One key moment that really got people talking during Ed Sheeran’s recent lawsuit was a report that the singer at one point serenaded those in court in an attempt to prove he didn’t copy aspects of Marvin Gaye’s Let’s Get It On while putting together his own hit single Thinking Out Loud.
Earlier this month, a jury ruled in Ed’s favour after he was accused of violating the copyright of the 1973 classic by the family of Ed Townsend, who co-wrote Let’s Get It On.
While on the stand, Ed apparently whipped out his guitar to perform a medley of songs to highlight similarities between them.
Sadly, though, there were no cameras in court, so we never got to see the surreal moment play out. However, during a new interview on Howard Stern’s US radio show, the Castle On The Hill singer has now demonstrated exactly what he did to state his case.
“I read in the paper that you sat down with the jury and you took out your guitar and you said, ‘you think I ripped off this song? I’m going to play you something now and show you how similar things can be’,” the host began. “What did you play to that jury?”
Ed then sang the opening line of Thinking Out Loud, followed by a mash-up of Have I Told You Lately, People Get Ready, You’re Still The One, Just Like A Woman and My Girl.
“There were 101 songs that [had that chord sequence],” Ed insisted. “And that was just scratching the surface.
“And what I was saying is, like, ’yes, it’s a chord sequence that you hear on successful songs, but if you say that a song in 1973 owns this, then what about all the songs that came before?
“We found songs from, like, the 1700s that had similar melodic stuff, and then there were huge songs in the 50s and huge songs in the 60s. No one’s saying that songs shouldn’t be copyrighted, but you just can’t copyright a chord sequence. You just can’t.”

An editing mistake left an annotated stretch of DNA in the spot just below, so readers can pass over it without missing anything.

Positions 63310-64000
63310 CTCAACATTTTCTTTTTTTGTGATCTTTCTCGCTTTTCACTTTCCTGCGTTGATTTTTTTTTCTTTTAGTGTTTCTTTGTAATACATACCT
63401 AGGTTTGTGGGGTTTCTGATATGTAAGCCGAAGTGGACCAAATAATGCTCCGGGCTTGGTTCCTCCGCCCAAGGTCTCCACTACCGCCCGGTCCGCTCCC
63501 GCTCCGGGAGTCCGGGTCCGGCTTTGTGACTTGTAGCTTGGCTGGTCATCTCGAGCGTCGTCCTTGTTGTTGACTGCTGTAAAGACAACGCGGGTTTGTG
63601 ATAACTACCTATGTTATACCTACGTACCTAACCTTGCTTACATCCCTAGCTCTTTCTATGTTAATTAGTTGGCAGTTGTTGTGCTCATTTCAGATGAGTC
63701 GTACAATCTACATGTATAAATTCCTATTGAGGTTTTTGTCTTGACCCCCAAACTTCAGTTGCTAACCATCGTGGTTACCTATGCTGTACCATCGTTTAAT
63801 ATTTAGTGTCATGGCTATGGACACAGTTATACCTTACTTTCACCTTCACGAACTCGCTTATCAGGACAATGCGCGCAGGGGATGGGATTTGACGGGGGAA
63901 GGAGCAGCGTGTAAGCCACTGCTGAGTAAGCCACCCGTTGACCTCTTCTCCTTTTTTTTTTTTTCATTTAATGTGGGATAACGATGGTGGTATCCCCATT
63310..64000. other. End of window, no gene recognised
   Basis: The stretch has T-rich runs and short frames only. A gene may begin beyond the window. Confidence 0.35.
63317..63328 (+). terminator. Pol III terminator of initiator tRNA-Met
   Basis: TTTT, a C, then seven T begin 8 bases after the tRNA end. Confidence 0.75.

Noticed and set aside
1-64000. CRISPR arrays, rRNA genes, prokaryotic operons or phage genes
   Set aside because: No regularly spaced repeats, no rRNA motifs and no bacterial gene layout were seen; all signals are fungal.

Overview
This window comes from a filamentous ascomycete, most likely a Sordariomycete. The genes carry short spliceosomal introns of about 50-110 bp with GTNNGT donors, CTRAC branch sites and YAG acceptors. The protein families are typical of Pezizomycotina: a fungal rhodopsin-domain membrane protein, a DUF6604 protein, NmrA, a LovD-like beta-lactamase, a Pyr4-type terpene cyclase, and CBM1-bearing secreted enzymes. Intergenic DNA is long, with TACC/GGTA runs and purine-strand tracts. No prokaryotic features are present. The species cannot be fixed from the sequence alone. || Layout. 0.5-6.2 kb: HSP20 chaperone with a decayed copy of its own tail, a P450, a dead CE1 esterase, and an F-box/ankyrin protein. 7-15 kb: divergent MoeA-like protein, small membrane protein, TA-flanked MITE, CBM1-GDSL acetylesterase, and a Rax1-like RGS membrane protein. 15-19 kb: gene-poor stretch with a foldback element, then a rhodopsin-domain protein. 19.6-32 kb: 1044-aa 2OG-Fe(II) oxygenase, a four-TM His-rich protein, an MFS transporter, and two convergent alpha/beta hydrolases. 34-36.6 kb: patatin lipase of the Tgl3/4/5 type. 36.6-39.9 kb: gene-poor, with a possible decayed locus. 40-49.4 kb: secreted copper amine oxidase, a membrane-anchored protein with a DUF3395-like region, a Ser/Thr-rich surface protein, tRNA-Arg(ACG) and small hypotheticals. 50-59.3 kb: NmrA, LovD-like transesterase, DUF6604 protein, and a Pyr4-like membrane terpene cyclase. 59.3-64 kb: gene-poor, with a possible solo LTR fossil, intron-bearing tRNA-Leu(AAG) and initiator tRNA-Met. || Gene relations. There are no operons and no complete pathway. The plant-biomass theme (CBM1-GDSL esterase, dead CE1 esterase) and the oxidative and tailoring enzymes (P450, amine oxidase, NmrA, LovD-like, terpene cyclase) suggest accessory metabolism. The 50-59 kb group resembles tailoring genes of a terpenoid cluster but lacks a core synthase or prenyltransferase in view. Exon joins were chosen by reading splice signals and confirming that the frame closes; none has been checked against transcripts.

Ed added: “I’m really glad it’s over, man. It was, like, eight years of that. And this is my livelihood, this is the thing that I’ve worked my entire life to do. To have someone disbelieve it and diminish it and say that you’ve stolen it, I really felt like I had to take a stand.
“And either way, you lose. You spend god knows what to win the case, and you don’t get that back. And if you lose the case, you lose.
“Then there’s also the stain on your reputation for the whole of your life, there’s always a question mark of, the headline of, ‘Ed Sheeran stole this…’. That doesn’t go away. So you have to sort of take that risk of, ‘I’m going to go really public with this, take it to court, and hope for the best, basically’.”
Last year, Ed faced a similar lawsuit over accusations he and his co-writers ripped off the 2015 single Oh Why by Sam Chokri and Ross O’Donoghue on Ed’s signature tune Shape Of You.
In that instance, a judge also ruled in Ed’s favour, stating that the writing team on Shape On You had neither “deliberately nor subconsciously” copied a section of Oh Why while creating their tune.